In the late 1970s, a string of creature-based horror films broke into the mainstream. Curbing off the success of Jaws, flicks like Grizzly, Orca, and Alligator all found niche success. However, the genre died out after a string of lesser movies burnt out the genre. Meanwhile, in 1985 an absurd story combining 1980s Cocaine druglords and an unfortunate bear made national headlines. Director Elizabeth Banks and writer Jimmy Warden loosely adapt that story into Cocaine Bear. Built-in the vein of previous creature features the action-comedy features heavy gore. However, it remains entertaining throughout, making it one of the more enjoyable movies in early 2023.
After a drug runner (Matthew Rhys) throws cocaine out of a plane, the drugs fall across Blood Mountain. There, a curious bear eats the drugs and begins a rampage across the forest. As the bear begins its killing spree, a slew of unsuspecting parties converges on the mountain. Sari (Keri Russell) looks for her daughter Dee Dee (Brooklyn Prince) and neighbor Henry (Christian Convery). Eddie (Alden Ehrenrich) and Daveed (O’Shea Jackson Jr.) look for the missing cocaine. Bob (Isiah Whitlock Jr.) and Reba (Ayoola Smart) look for Eddie and Daveed. Ranger Liz (Margot Martindale) and Peter (Jesse Tyler Ferguson) conduct a wildlife survey. Yet the cocaine-addicted bear brings a tornado of violence into their path.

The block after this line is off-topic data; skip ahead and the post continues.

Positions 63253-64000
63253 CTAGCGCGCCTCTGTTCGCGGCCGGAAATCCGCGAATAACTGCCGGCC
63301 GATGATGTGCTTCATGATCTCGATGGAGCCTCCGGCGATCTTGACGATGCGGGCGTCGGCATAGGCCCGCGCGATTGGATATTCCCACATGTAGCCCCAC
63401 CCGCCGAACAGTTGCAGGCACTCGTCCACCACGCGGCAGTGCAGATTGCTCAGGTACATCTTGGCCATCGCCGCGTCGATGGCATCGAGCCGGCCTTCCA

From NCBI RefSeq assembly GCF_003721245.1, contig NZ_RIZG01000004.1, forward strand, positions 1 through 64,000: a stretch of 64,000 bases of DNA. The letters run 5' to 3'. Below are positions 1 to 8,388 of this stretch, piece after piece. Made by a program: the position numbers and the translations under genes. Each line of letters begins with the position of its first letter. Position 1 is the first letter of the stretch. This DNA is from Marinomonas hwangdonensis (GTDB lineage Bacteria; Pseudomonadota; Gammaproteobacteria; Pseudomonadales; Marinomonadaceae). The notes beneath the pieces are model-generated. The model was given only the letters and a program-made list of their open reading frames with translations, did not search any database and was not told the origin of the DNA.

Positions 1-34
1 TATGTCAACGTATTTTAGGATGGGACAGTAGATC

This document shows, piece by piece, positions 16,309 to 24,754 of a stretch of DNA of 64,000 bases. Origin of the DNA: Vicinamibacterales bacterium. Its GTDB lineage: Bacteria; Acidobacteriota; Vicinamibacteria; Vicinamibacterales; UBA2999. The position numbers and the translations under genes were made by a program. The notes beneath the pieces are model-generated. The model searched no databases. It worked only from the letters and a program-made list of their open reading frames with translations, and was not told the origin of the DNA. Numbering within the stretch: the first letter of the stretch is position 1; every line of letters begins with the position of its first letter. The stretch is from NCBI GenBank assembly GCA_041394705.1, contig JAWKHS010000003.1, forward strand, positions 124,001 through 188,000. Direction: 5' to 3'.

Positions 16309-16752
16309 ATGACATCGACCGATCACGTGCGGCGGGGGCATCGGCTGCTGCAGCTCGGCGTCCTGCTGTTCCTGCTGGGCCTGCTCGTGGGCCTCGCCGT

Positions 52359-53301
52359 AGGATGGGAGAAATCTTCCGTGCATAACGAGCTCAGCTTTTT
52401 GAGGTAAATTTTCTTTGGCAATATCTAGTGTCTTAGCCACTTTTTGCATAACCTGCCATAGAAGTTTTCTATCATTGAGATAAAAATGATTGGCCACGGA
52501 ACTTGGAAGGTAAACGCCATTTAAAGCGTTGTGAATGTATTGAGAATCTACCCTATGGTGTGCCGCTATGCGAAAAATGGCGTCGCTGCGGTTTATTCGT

So far in her career as a director, Banks has delivered slightly subversive comedy bits. While Pitch Perfect hit big, its sequels and Charlie’s Angels seemingly underwhelmed. Without a clear hit in a few years, Banks needed to show her talent in the blockbuster realm. She’s undeniably found it in Cocaine Bear, which is much better than the memes might suggest. She handles the tone extremely well, switching between thrilling action setpieces and building in upsetting gore when needed. Cocaine Bear‘s pacing is nearly perfect, especially after the first twenty minutes.
The ensemble proves game for their roles, even as each feels as if they’re in separate movies. This is where Banks’ handle on tone becomes extremely beneficial. She frames the Ehrenreich & Jackson story as a comedy of errors, borrowing from the success of the Get Shorty-style comedy of the mid-1990s. Yet for Russell, Cocaine Bear feels more at home with Jurassic Park, honing in on the survivalist elements. Banks lets the actors live in their version of the movie and balances the story through the loosely connected scenes.
There are some flaws in the story. For one, Cocaine Bear never actually feels like a 1980s movie, despite leaning into the nostalgia. The polish makes it feel far more contemporary and makes some of the costumes appear cosplay adjacent rather than authentic. It’s a shame because throwing some grain on the “film” or shooting in lower quality digital would make a world of difference. The last act gets weirdly sentimental compared to the rest of Cocaine Bear, which is the only time it really loses the tonal balance.
Still, Cocaine Bear makes for a very fun time. Horror fans will love to see the incredible kills and gore on display. This alone makes Cocaine Bear worth the price of admission. It does not always work as an action comedy, but when it does, this movie is wildly entertaining. While it’s not quite “Jaws in the forest,” Banks delivers one of the most absurdly fun experiences of 2023.